Six LGBTQA+ Executives Share Their First Pride Weekend Experiences
June is Pride Month in Toronto. With Pride Weekend rapidly approaching and the festivities set to kick off on June 22nd, we asked these six LGBTQA+ executives about their first Pride Weekend experience.
Written By Noah Goad
Founder and CEO, Lightspeed
"I had my first real Pride weekend experience when I moved to Montreal in 2001. It was a special time in my life because I hadn’t been living in the city that long and was in the process of getting to know the people. I moved to Montreal with friends from Vancouver and we took part in the festivities together. Experiencing Pride in Montreal solidified my love for the city, and was a great way to further be immersed in the city’s rich culture and diversity. I remembered seeing so many different cultures coming together and really celebrating this idea of unconditional love. There were families, groups of friends, and different companies all being incredibly supportive and loving. It was very special."
Co-founder and Chair, Venture Out
"My first Pride Weekend in Toronto, I wasn’t out yet to my family or many of my friends. I had a good friend, Isabel, who knew I was gay and that I didn’t have anyone to go to Pride with. She suggested we go to The Village in the evening, and to the parade. I was incredibly nervous of being seen by someone I knew, or of not fitting in. In fact, I was so nervous, I made Izzy hold my hand for the first hour while we wandered the village. I was surprised by how much it meant to me to be in a queer space for the first time in my life. I had met very few openly LGBTQ+ people before, so being surrounded by hundreds of queer folks and allies who weren’t just saying it was okay for me to be gay was something to celebrate. It was overwhelming."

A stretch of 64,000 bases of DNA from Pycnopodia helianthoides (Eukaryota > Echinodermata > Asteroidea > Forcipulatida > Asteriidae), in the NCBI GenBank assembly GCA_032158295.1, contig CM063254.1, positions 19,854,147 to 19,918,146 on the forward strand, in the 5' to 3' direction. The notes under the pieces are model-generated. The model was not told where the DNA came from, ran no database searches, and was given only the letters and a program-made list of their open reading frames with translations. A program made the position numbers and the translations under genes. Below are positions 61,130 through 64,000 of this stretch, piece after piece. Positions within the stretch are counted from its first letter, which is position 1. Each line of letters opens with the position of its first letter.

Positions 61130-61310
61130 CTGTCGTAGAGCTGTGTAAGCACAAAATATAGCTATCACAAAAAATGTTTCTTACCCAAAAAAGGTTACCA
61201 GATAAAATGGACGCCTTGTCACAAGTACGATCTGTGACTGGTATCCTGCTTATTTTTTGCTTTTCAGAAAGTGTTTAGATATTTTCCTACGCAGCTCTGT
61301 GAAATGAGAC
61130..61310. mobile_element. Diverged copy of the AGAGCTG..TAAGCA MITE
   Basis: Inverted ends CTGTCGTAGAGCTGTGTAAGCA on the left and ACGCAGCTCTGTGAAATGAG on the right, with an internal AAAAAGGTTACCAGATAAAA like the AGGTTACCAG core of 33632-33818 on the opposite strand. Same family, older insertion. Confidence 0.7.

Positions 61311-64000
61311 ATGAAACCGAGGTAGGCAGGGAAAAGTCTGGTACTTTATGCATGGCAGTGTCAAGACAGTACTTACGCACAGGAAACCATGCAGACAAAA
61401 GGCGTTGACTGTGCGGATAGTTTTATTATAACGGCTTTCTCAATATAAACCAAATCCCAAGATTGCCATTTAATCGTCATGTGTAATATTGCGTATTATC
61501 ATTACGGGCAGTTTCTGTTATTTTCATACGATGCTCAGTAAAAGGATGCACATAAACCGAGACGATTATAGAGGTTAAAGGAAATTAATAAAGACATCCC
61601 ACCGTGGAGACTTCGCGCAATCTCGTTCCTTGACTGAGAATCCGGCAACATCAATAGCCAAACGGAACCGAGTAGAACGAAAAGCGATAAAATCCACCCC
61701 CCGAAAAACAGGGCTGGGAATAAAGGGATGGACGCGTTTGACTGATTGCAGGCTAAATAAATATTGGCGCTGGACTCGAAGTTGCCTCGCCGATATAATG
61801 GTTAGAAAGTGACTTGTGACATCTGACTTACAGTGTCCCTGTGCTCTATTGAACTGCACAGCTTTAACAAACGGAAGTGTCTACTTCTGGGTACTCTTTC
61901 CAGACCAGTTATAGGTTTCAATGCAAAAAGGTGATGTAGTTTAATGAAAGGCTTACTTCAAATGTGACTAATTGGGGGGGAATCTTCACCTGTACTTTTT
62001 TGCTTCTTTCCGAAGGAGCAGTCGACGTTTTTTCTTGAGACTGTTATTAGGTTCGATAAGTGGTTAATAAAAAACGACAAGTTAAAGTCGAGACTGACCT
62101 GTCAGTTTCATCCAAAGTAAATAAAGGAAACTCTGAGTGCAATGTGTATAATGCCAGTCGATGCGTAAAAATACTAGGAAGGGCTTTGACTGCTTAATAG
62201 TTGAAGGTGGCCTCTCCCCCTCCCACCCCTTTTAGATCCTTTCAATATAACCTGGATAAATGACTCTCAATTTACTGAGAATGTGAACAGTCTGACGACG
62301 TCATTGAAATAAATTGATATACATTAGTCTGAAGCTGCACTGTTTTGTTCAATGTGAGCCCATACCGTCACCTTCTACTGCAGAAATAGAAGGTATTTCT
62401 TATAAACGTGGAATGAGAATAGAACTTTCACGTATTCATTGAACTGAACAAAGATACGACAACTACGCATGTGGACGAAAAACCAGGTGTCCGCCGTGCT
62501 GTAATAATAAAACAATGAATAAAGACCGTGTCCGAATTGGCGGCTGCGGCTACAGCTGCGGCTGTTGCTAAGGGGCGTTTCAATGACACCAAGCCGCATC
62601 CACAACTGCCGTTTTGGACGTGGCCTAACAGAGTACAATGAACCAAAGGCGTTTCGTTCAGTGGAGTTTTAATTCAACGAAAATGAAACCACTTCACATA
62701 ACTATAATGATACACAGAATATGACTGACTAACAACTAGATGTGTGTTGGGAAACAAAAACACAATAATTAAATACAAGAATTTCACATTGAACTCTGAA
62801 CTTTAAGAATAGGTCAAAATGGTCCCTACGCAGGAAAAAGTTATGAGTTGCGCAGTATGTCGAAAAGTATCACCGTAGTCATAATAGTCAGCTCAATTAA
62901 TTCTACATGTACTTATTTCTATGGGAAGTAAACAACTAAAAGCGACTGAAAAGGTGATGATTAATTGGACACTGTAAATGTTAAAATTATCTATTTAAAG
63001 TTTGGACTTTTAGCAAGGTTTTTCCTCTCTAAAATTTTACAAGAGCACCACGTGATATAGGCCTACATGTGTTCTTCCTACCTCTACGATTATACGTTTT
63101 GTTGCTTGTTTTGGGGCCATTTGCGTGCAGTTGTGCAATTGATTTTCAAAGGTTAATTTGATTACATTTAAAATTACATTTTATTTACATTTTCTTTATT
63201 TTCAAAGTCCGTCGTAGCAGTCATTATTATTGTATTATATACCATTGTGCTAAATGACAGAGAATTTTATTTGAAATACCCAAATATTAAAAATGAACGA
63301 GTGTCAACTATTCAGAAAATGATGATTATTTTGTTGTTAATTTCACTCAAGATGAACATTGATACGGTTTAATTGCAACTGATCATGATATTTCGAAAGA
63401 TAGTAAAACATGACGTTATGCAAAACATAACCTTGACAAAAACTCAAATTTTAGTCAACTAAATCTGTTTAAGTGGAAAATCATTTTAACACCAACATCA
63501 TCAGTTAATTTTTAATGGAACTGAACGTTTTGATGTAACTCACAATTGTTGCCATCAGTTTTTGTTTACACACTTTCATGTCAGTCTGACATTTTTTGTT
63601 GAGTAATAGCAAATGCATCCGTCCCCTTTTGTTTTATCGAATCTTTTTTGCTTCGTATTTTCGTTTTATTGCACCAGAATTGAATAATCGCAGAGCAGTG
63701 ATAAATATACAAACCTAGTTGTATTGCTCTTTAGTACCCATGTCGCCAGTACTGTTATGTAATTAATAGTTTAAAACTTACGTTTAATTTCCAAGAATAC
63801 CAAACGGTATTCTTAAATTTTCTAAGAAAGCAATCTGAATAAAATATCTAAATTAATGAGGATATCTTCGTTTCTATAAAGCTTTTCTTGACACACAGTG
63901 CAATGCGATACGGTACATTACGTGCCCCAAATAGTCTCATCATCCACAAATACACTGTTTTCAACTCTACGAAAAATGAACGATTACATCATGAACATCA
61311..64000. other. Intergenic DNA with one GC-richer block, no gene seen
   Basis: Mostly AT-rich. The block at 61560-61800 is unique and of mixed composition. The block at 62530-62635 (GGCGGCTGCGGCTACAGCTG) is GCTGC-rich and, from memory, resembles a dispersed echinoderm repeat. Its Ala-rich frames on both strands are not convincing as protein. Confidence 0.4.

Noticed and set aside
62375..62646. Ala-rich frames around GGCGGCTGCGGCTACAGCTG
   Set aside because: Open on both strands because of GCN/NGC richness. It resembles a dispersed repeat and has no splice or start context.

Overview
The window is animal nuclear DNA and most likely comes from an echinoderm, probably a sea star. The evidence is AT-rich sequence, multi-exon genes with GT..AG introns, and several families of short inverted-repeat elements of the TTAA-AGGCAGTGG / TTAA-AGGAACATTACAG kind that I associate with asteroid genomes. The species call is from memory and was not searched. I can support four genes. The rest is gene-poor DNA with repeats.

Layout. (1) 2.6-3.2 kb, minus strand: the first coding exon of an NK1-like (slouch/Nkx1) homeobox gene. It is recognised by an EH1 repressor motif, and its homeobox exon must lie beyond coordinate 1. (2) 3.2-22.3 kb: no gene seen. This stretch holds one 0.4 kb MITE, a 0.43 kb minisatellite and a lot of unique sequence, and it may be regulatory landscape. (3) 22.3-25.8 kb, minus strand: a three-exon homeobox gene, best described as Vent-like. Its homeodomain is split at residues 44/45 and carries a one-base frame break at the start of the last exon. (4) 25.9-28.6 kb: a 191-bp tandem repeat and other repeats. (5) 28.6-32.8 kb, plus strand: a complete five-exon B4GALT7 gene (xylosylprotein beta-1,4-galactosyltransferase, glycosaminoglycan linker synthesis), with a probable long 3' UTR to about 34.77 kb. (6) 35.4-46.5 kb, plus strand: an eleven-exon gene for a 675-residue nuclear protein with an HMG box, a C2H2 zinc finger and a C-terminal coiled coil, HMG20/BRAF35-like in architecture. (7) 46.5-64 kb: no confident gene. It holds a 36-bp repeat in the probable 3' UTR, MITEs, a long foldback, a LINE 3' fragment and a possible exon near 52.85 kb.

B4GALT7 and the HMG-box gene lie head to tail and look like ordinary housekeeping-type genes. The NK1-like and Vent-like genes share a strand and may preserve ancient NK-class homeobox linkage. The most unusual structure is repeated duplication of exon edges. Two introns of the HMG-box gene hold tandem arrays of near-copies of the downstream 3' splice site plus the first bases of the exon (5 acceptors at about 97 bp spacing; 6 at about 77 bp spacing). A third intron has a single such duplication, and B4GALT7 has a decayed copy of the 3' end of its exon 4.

Founder and Executive Director, Venture for Canada
"The first Pride weekend I ever attended was in 2012 in New York City, where at the time I was interning for Goldman Sachs. I remember feeling such a sense of community and acceptance. Marriage equality had only passed in New York state the previous year and there was such a tremendous sense of celebration. One memory stands out: Chuck Schumer, who is now the U.S. Senate Minority leader, was participating in the parade. I remember Senator Schumer walking down the street with his throngs of supporters. He spoke into a microphone, in his thick, New York City accent, the famous Martin Luther King quotation: "The arc of the moral universe is long but it bends towards justice."
Executive Director, Pride Toronto
"My first Pride experience (as an queer person) was in 2012. What I saw was love and acceptance. I remember seeing a lot of same-sex couples and feeling that the vibe was chill and open. Of course when you first go, you see some nudity and open expressions of gender queerness. While it may feel like you are simply shocked by what you see, it is actually experiencing so many people being free (and wanting that for yourself), which stops and moves you. It can feel quite aspirational. When you don't live as your authentic self for whatever reason and find yourself at Pride over the weekend where you are given permission to, it's affirming; it's both positive and validating."
Founder, Canadian Centre for Gender and Sexual Diversity
"My first Pride weekend was in Toronto. It was kind of an accident. I was in high school and my mom and dad were in Toronto for a conference, so I tagged along for the adventure as we were living in Sault Ste. Marie. From the Chelsea Hotel, I looked down on Yonge to see a sea of rainbows. My mom explained it was Gay Pride and something inside me clicked. I saw myself in the city, the community, the festivities. I would come out a couple years later, but I never forgot the power of that day."
Co-Founder, Body Confidence Canada
MPP-Elect, Toronto-St. Paul's
"It was simply surreal. It was affirming for me to be there, especially at a time when I was on my own journey of self -realization and self-acceptance as a queer person. Being at my first pride reminded me that I wasn't alone, and that I had a whole new and abundant world of people who would become friends and allies. It also made me love and appreciate the friends who had stuck by me through my journey even more."